From the icy cold of Arctic Norway to the warmth of Broome, Leigh Taylor shares his 'sunset state of mind' with these beautiful images captured during his time living and working in Broome in late 2022. We hope this inspires you to consider planning a holiday (or working holiday) in Broome.
Read on to find out why our tropical season is a magical time to #visitbroome.
I have always been a fairly intrepid traveller, but I have to admit before coming to Broome, it really hadn’t been on my radar.
As a British distiller taking a year out from my micro-distillery business back in the UK, to seek development and experience within the industry, it was work that brought me here after six-months distilling in quite literally polar opposite surroundings in Arctic Norway.
Back in January, I received a call from Moontide Distillery in Broome offering me the opportunity to work here for six months. I didn’t hesitate and arrived in October 2022, as the tropical season set in.
I had never heard much about Broome, but I am blown away with its beauty. Being, here during the wet was always going to be a challenge. I was very surprised to report it was amazing! I would thoroughly recommend visiting Broome in the wet. It’s still beautiful, its quieter, the sunsets are awe-inspiring and while town is a little quieter, you can still have a fantastic time and enjoy all that is on offer in Broome.
In my time here I’ve managed to visit so many local attractions, both natural and manmade. I’m fortunate to have a ute with my job, which has given me some freedom to venture out of town to places like Coconut Well, James Price Point, Willie Creek and the Dampier Peninsula.
Also, out of town is Malcolm Douglas Crocodile Park, which was an informative experience that is a definite highlight of a trip here. It’s worth making the extra effort to drop in for lunch at the Roebuck Plains Roadhouse for a huge plate of food. No croc on the menu though!!
One of my favourite things to do is to take the ute onto the beach at Gantheaume Point or Cable Beach and watching the sunset (almost every evening at first). Visiting and admiring the stunning rock formations at Gantheaume Point and hunting for dinosaur footprints at low tide is just another highlight.
I was however fortunate enough to catch ‘The Staircase to the Moon' from Town Beach jetty.
Earlier in the season, it was possible to visit the Catalina Flying Boat plane wrecks, recognised as war graves on Roebuck Bay which was a very sombre experience knowing so many people perished out there.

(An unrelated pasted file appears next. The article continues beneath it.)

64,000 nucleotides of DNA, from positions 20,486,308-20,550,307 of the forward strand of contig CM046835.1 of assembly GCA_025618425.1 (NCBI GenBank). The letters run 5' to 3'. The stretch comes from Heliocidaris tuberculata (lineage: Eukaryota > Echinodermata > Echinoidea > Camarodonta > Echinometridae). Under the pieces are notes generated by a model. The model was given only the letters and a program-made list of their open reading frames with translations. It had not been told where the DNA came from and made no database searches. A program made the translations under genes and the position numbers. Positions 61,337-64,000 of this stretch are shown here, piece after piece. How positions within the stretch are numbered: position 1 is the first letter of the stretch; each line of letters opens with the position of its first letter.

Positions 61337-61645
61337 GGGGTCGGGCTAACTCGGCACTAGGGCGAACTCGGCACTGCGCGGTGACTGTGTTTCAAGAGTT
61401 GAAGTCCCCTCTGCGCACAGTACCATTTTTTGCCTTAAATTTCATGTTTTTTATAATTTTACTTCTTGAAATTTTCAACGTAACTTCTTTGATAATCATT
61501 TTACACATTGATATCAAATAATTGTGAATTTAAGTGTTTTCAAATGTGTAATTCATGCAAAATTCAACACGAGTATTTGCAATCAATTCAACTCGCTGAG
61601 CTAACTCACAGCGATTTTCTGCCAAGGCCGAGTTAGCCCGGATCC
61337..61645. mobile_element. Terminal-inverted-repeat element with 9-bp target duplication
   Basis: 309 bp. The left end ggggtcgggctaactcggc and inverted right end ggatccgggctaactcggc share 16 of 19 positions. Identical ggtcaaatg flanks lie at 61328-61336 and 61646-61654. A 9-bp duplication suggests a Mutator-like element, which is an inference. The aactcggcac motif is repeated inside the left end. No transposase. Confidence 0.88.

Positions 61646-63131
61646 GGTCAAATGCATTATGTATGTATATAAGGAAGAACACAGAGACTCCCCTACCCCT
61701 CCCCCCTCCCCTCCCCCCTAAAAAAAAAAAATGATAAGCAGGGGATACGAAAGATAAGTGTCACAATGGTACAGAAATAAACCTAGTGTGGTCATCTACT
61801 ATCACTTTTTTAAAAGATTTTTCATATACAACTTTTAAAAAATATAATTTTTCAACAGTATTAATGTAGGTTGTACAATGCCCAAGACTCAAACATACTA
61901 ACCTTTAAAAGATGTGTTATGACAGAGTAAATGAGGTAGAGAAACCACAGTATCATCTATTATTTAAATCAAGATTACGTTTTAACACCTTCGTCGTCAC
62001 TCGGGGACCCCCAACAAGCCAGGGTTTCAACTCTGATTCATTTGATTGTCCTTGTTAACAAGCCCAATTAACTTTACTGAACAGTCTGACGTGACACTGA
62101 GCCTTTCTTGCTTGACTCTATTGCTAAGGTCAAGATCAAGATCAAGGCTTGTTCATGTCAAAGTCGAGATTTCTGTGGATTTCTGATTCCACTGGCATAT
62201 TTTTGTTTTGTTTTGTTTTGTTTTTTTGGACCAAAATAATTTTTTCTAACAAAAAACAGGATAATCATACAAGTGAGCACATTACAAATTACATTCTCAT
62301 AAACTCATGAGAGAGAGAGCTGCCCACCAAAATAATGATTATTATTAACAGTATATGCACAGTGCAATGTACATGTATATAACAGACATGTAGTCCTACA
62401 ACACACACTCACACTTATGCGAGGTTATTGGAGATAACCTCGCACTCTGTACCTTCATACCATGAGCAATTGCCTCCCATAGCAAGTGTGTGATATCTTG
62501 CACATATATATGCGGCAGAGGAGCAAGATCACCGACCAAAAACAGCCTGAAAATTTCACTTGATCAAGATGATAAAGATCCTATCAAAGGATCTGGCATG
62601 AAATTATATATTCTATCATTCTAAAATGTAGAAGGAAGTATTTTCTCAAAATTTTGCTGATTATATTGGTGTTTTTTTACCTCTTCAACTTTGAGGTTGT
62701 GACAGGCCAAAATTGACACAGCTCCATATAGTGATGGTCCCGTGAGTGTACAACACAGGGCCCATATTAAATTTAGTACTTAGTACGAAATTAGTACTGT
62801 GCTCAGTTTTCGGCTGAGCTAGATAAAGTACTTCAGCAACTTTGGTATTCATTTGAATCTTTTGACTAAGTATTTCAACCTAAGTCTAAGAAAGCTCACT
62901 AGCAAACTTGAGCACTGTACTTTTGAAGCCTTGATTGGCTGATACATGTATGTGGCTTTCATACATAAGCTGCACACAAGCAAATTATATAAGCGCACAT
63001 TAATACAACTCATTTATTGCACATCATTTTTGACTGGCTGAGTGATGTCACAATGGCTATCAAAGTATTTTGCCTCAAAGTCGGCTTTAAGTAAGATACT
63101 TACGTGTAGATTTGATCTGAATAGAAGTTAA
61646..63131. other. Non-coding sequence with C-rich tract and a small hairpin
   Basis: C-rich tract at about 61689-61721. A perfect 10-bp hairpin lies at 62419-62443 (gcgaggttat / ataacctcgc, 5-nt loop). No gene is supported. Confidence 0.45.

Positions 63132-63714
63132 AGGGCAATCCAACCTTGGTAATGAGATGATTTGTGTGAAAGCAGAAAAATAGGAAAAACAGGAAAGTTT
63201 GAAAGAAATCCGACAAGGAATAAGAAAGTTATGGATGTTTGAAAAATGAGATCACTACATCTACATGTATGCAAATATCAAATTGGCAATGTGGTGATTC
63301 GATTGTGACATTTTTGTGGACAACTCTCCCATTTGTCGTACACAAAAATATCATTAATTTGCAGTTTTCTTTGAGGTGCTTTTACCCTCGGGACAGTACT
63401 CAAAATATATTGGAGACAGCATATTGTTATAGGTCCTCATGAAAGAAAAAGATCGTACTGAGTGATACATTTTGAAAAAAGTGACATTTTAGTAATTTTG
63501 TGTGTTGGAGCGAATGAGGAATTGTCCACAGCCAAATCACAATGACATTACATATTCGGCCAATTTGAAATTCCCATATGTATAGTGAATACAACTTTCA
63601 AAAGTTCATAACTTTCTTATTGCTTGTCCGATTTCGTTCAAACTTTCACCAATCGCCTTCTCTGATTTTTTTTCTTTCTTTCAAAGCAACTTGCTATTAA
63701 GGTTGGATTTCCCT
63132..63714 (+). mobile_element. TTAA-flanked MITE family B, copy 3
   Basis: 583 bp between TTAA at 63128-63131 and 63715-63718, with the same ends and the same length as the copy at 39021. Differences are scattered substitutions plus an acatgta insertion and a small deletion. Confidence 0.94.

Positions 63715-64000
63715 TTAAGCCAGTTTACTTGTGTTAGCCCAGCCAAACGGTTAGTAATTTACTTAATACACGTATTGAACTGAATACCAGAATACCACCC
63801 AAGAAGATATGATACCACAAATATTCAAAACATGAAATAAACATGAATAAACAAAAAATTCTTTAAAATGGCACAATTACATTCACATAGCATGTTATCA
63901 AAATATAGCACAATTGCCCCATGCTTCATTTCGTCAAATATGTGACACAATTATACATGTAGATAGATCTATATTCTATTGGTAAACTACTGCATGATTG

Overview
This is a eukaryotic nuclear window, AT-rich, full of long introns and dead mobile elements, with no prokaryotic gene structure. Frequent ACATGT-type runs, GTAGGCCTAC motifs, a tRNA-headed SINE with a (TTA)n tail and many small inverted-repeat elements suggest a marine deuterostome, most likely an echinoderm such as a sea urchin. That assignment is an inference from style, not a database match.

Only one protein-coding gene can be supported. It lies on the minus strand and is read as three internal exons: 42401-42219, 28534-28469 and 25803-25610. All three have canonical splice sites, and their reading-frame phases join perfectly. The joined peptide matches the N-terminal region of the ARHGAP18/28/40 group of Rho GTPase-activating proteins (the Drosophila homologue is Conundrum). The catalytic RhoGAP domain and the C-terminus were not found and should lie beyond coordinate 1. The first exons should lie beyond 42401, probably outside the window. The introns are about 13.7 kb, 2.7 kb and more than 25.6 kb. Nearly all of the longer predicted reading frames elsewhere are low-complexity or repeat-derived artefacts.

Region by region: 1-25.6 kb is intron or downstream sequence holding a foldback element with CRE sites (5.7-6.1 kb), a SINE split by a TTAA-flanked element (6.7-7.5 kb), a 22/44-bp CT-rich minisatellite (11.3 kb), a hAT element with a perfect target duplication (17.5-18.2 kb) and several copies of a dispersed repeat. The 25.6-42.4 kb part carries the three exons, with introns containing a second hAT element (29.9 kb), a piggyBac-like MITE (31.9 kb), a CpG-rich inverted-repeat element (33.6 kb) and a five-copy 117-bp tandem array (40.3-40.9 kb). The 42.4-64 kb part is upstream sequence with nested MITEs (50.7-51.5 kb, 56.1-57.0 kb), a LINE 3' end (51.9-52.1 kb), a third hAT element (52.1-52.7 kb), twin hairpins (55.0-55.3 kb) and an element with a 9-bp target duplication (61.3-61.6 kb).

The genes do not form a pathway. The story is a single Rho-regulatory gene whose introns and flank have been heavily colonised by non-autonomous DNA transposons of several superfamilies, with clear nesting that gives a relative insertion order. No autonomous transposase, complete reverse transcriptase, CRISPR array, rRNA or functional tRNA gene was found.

For more information when you can’t get out on the mud flats visit the Broome Historical Museum, I spent hours there learning everything there is to know about Broome’s fascinating history.
Another highlight for me was watching a film at the world’s oldest outdoor picture house, Sun Pictures, steeped in so much history, watching a movie under the moon and stars was special, planes coming into land directly above also adds a frontier feel to the experience.
For food and drink, my partner and I would idle hours away sipping away, viewing the most incredible sunsets at either Zanders or Cable Beach Club at Cable beach. The same is said of the Conti Bar at The Mangrove Hotel, with its unrivalled setting, overlooking the mangroves and turquoise waters of Roebuck Bay.
We enjoyed watching the camel trains wander along the world renowned Cable Beach under the ever changing skies.
Other spots we have visited are The Wharf Restaurant for a delicious Barramundi curry, Bali Hai Cafe for a special occasion, namely my birthday celebrations, Short St Café for their delicious savoury muffins and top coffee and the Dragonfly Café for the best eggs benny I’ve ever had. The Broome Fishing Club is great for a casual meal or cold drink, outdoor pub grub, and a breezy respite from the heat, carefree dining and the tapas style pub menu at Matso’s Brewery is one to add to your to-do list! I must mention Divers Tavern also, which offers the ambience of a proper Aussie bar, with live sport on the tv and big dishes.
It was accidentally on purpose that we spent a night at Australia’s oldest pearl farm at the tip of the beautiful Dampier Peninsula – one of the last pristine and remote marine wilderness frontiers in the world. A peninsula that we only planned a day trip to.
We only dropped into Cygnet Bay Pearl Farm for coffee and cake and ended up staying a full day and a half. We realised almost immediately there was no way we were leaving such stunning and alluring surroundings with its rustic frontier vibes, so we booked a deluxe glamping eco tent that oozes luxury with private ensuite, air-conditioning and king size beds. Built to be eco-friendly with minimal impact on the environment. They are solar powered and use grey water treatment. An truly unforgettable experience, particularly taking advantage of having the side walls of the tent down after dark watching the fire flies buzzing around the fly screen like we had our own tiny fairy lights and eventually drifting off to sleep to the sounds of the surrounding bush.
After three months in Broome, we felt like we were on holiday again. A place where the Australian pearl emerged from it’s Indigenous beginnings through to the four generations of the Brown family who have been pearling and living there since 1946.
And last, but not least, up until Christmas and recommencing in February, you can’t leave Broome without a visit to Moontide Distillery for a tour, tasting paddle and cheeseboard and literally (and figuratively) taking home the ‘spirit of Broome’.
Thanks Leigh for allowing us to share your wonderful experience in Broome. We hope to see you back in Broome soon!
Discover more of Leigh's amazing travel photography on Instagram
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